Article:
The SCP 202 also sends control commands 230 to the thruster valve driver unit 232 which in turn controls the liquid apogee motor (LAM) thrusters 234 and the attitude control thrusters 236.

Generally, the spacecraft 100 may use thrusters, momentum/reaction wheels, or a combination thereof to perform spacecraft attitude control.

Wheel torque commands 262 are generated by the SCP 202 and are communicated to the wheel drive speed electronics 238. These effect changes in the wheel speeds for wheels in reaction wheel assembly 242. The speed of the wheels is also measured and fed back to the SCP 202 by feedback control signal 264.

The SCP 202 communicates with the telemetry encoder unit 258, which receives the signals from various spacecraft components and subsystems indicating current operating conditions, and then relays them to the ground station 260.

The wheel drive electronics 238 receive signals from the SCP 202 and control the rotational speed of the reaction wheels.

Other spacecraft could employ momentum wheels, external torquers, chemical or electric thrusters, magnetic torquers, solar pressure, etc. This includes momentum bias spacecraft that attempt to maintain the spacecraft body fixed and steer payload elements with payload gimbals.

The SCP 202 may include or have access to memory 270, such as a random access memory (RAM). Generally, the SCP 202 operates under control of an operating system 272 stored in the memory 270, and interfaces with the other system components to accept inputs and generate outputs, including commands. Applications running in the SCP 202 access and manipulate data stored in the memory 270. The spacecraft 100 may also comprise an external communication device such as a satellite link for communicating with other computers at, for example, a ground station. If necessary, operation instructions for new applications can be uploaded from ground stations.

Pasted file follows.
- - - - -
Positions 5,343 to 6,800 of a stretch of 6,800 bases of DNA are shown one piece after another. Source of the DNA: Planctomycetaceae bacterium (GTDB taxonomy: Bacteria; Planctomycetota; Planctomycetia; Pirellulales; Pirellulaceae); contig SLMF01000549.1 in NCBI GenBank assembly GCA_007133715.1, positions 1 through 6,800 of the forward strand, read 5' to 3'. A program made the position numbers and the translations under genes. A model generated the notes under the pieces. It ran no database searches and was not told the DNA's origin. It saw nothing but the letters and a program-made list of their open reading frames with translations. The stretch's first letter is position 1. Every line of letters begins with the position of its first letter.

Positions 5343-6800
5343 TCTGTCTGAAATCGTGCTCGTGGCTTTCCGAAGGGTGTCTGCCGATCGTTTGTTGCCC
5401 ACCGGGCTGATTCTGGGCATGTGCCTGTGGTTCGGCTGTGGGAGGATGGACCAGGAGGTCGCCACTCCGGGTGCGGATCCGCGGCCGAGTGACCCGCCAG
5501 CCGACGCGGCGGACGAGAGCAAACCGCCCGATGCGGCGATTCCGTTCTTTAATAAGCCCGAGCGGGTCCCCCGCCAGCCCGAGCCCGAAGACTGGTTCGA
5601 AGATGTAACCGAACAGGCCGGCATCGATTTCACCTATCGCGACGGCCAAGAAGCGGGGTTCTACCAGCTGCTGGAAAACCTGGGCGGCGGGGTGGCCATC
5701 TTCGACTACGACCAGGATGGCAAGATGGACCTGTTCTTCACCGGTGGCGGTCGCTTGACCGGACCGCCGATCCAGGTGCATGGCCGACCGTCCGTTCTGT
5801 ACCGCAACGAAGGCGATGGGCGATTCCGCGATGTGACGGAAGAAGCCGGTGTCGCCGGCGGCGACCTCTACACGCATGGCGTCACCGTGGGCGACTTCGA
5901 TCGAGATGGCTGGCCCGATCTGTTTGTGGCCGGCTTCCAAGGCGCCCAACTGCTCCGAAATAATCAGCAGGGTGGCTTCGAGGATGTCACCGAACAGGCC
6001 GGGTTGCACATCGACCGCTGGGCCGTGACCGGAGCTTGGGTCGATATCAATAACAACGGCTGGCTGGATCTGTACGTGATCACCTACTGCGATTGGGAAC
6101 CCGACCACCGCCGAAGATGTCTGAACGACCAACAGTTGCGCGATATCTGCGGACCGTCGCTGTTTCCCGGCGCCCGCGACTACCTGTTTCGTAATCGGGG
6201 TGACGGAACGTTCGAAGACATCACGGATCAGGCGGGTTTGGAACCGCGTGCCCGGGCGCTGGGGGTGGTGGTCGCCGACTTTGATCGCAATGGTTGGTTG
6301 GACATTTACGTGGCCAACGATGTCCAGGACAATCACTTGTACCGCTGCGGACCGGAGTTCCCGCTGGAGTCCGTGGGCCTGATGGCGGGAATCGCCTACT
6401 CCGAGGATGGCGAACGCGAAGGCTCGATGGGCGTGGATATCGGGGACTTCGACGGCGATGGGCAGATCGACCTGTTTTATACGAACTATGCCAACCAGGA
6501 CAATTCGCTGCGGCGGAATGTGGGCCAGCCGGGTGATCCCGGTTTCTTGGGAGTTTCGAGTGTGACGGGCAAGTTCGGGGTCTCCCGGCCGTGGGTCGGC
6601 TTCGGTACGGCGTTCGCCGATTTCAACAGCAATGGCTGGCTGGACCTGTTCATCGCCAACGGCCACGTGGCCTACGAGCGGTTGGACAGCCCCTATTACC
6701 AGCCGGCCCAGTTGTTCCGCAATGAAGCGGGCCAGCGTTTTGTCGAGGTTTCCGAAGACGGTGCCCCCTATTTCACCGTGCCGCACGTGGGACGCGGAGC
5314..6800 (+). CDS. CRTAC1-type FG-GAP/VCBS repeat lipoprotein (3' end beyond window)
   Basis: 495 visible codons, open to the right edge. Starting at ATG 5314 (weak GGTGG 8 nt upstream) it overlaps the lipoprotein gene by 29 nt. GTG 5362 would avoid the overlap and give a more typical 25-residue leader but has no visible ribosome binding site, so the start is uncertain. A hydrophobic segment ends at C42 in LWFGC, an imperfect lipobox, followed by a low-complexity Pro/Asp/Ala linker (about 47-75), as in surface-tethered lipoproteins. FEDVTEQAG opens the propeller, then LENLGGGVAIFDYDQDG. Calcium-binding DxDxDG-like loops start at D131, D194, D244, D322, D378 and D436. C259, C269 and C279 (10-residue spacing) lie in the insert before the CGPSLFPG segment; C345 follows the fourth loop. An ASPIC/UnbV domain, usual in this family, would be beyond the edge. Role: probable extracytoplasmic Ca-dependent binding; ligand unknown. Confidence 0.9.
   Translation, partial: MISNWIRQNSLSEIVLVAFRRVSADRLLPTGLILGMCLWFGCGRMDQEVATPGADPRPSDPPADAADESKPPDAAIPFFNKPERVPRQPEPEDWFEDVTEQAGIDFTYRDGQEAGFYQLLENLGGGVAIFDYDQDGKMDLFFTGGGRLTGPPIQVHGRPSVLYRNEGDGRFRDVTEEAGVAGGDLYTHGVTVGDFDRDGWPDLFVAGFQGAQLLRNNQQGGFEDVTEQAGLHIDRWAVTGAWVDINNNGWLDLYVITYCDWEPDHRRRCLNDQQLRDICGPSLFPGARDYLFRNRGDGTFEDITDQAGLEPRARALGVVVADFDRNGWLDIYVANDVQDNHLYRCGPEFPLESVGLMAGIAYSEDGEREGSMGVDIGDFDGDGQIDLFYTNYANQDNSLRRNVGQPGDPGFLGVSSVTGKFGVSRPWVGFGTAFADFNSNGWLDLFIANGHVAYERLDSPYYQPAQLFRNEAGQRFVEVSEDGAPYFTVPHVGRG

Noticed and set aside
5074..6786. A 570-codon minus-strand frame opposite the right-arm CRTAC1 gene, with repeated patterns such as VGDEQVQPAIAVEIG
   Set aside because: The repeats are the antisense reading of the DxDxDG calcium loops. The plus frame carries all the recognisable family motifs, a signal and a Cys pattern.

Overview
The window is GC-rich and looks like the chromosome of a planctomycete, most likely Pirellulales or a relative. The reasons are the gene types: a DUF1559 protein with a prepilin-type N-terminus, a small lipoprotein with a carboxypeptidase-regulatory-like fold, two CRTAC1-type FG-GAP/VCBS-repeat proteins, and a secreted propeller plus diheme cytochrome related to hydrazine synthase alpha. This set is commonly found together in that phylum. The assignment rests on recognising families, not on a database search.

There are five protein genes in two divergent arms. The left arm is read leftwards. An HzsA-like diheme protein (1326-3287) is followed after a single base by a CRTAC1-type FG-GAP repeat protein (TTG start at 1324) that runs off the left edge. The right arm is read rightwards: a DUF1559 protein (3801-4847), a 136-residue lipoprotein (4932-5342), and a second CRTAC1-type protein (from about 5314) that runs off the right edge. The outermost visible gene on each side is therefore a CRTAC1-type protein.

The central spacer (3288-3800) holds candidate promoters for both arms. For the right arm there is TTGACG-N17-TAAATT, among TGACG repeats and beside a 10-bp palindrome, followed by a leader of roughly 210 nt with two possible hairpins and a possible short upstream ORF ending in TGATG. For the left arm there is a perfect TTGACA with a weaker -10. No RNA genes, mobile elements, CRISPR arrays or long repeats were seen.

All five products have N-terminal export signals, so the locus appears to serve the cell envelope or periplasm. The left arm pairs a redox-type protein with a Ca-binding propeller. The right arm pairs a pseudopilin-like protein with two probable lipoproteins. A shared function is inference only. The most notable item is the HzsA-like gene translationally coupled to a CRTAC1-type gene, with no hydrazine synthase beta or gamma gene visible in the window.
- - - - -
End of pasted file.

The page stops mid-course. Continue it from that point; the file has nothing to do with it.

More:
In one embodiment, instructions implementing the operating system 272, application programs, and other modules are tangibly embodied in a computer-readable medium, e.g., data storage device, which could include a RAM, EEPROM, or other memory device. Further, the operating system 272 and the computer program are comprised of instructions which, when read and executed by the SCP 202, causes the spacecraft control processor 202 to perform the steps necessary to implement and/or use the present invention. Computer program and/or operating instructions may also be tangibly embodied in memory 270 and/or data communications devices (e.g., other devices in the spacecraft 100 or on the ground), thereby making a computer program product or article of manufacture according to the present invention. As such, the terms “program storage device,” “article of manufacture” and “computer program product” as used herein are intended to encompass a computer program accessible from any computer readable device or media.

FIG. 3 is a block diagram of a appendage driver 300 that can be used to implement the North solar wing driver (SWD) 246 or the South SWD 248, the East RPM 250 or the West RPM 252, or the payload scanning gimbals (not shown). An appendage 324 such as the antenna reflector 106E or 106W, solar panel 104N or 104S, or scan payload 108 (hereinafter alternately referred to as antenna reflector(s) 106 and solar panel(s) 104) is driven by the transmission 324, which in turn is coupled to a stepper motor 322. The transmission 324 converts the rotational output of the stepper motor 322 into appropriate appendage motion. The stepper motor 322 is provided with a suitable power source such as the spacecraft power subsystem to supply driving force to the gear assembly 324. Power from the spacecraft power subsystem may be conditioned by power conditioner 320. A stepper motor driver 318 provides the input signal by appropriate signal lines 326 to the stepper motor 322. The stepper motor driver 318 is controlled by the SCP 202 from which necessary step timing and step rate can be derived for the function applied to the stepper motor 322. The driver 318 may include the North SWD 246, the South SWD 248, the East RPM 250, the West RPM 252 or the payload scanning gimbals.